Duke University plans to hold a weekly call-to-prayer chant for Muslims from the bell tower at its famous chapel, a move that has drawn the ire of evangelist Franklin Graham.

The school said in a news release that members of the school's Muslim Students Association will recite the call lasting about three minutes from the bell tower, and that it will be moderately amplified with a microphone and speaker. The call to prayer coincides with the group's prayer service in the chapel, which is identified by the school as a Christian church but also hosts Hindu services and has been used for Buddhist meditations.

The chapel's associate dean for religious life, Christy Lohr Sapp, said the move shows the school's commitment to religious pluralism. In a column written for the News and Observer in Raleigh, Lohr Sapp acknowledged the headlines generated by violence by extremists in ISIS, Boko Haram and al-Qaida, contrasting it to what's happening on campus.

"Yet, at Duke University, the Muslim community represents a strikingly different face of Islam than is seen on the nightly news: one that is peaceful and prayerful," she wrote.

The private university in Durham, northwest of Raleigh, was founded by Methodists and Quakers, and its divinity school has historically been connected to the United Methodist Church. It has nearly 15,000 students, including about 6,500 undergraduates. The school's insignia features the Christian cross and a Latin motto translated as "learning and faith."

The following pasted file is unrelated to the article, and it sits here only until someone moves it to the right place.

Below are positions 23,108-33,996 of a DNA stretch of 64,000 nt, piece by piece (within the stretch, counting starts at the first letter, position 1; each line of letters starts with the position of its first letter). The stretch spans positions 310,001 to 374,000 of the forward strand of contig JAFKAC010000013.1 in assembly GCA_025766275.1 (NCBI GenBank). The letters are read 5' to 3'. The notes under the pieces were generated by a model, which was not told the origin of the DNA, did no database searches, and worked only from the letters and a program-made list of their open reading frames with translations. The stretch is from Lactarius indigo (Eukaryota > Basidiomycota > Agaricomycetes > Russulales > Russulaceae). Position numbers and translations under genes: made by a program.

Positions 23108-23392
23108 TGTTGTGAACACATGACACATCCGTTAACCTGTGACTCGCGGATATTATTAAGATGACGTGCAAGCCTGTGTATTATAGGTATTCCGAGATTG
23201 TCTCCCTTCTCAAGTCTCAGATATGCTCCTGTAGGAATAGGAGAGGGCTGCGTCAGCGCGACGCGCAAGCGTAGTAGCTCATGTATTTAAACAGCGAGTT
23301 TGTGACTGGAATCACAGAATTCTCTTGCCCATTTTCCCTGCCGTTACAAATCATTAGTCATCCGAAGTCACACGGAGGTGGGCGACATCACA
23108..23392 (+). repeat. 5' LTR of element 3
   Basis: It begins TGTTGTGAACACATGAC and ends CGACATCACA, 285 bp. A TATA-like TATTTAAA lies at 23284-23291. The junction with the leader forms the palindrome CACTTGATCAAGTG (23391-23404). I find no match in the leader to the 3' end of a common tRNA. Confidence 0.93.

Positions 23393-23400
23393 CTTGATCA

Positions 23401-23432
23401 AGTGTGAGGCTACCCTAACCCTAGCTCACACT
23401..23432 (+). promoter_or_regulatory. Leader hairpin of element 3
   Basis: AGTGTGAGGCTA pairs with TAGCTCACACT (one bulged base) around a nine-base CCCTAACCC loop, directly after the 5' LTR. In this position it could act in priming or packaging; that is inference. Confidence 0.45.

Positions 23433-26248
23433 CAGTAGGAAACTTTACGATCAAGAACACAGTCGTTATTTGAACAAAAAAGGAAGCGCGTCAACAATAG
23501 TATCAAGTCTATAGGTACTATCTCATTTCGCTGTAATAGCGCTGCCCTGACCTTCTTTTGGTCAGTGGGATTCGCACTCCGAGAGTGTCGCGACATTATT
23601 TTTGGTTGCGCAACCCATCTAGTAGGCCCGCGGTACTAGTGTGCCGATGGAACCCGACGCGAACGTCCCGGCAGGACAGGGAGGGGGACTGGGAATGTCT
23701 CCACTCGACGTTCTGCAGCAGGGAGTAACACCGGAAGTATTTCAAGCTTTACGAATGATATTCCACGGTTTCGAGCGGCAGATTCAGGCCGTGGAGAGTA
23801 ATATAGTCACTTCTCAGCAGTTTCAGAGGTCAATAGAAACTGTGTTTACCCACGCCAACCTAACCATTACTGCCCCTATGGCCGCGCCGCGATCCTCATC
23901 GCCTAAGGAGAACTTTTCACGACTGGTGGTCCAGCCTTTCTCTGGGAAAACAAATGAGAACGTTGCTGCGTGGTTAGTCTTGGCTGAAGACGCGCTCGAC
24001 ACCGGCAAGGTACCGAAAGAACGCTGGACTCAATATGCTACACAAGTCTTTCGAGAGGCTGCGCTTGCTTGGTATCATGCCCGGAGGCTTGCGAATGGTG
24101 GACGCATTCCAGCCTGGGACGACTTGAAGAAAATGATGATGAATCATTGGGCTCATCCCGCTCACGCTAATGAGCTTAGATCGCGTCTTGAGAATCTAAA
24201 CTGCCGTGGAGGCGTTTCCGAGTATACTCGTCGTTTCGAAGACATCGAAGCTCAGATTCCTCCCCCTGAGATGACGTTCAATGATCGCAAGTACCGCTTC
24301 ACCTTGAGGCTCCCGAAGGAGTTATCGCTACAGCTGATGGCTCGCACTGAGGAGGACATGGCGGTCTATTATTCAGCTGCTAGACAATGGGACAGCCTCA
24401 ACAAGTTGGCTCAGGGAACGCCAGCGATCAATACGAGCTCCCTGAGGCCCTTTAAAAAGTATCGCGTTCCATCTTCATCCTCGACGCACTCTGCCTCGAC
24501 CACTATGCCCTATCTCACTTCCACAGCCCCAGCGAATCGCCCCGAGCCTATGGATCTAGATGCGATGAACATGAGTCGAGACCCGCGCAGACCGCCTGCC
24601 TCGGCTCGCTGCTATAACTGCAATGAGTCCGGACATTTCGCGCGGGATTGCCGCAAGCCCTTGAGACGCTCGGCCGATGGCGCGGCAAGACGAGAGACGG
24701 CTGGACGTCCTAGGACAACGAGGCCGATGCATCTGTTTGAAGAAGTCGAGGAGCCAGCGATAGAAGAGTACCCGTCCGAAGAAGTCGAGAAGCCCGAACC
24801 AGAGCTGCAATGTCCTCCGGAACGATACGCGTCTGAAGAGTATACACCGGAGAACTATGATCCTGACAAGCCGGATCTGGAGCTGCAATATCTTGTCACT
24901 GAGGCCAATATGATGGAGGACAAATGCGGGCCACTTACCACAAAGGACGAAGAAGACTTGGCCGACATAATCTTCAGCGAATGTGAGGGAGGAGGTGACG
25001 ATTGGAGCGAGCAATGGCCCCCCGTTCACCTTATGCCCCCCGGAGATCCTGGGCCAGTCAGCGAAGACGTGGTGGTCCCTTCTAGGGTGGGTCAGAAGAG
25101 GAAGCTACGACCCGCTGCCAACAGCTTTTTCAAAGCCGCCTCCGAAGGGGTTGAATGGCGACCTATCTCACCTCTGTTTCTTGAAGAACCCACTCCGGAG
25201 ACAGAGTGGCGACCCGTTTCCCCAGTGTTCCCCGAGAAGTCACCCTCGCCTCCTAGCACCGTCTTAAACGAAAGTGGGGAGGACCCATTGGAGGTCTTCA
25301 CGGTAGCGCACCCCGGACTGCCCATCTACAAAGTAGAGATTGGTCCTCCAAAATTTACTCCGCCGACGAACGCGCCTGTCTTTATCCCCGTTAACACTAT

The university says it has more than 700 students who identify themselves as Muslim, and it hired its first full-time Muslim chaplain in 2009. Muslim students have been holding prayer services in the basement of the chapel for the past two years.

Graham, the son of the Rev. Billy Graham and leader of the Samaritan's Purse charity, urged Duke alumni to withhold support because of violence against Christians that he attributed to Muslims. He wrote on Facebook that the decision is playing out as "Christianity is being excluded from the public square."

Lohr Sapp said in her column that Duke was going a step further than other schools that may only have a multi-purpose prayer room that can be used and modified by different groups.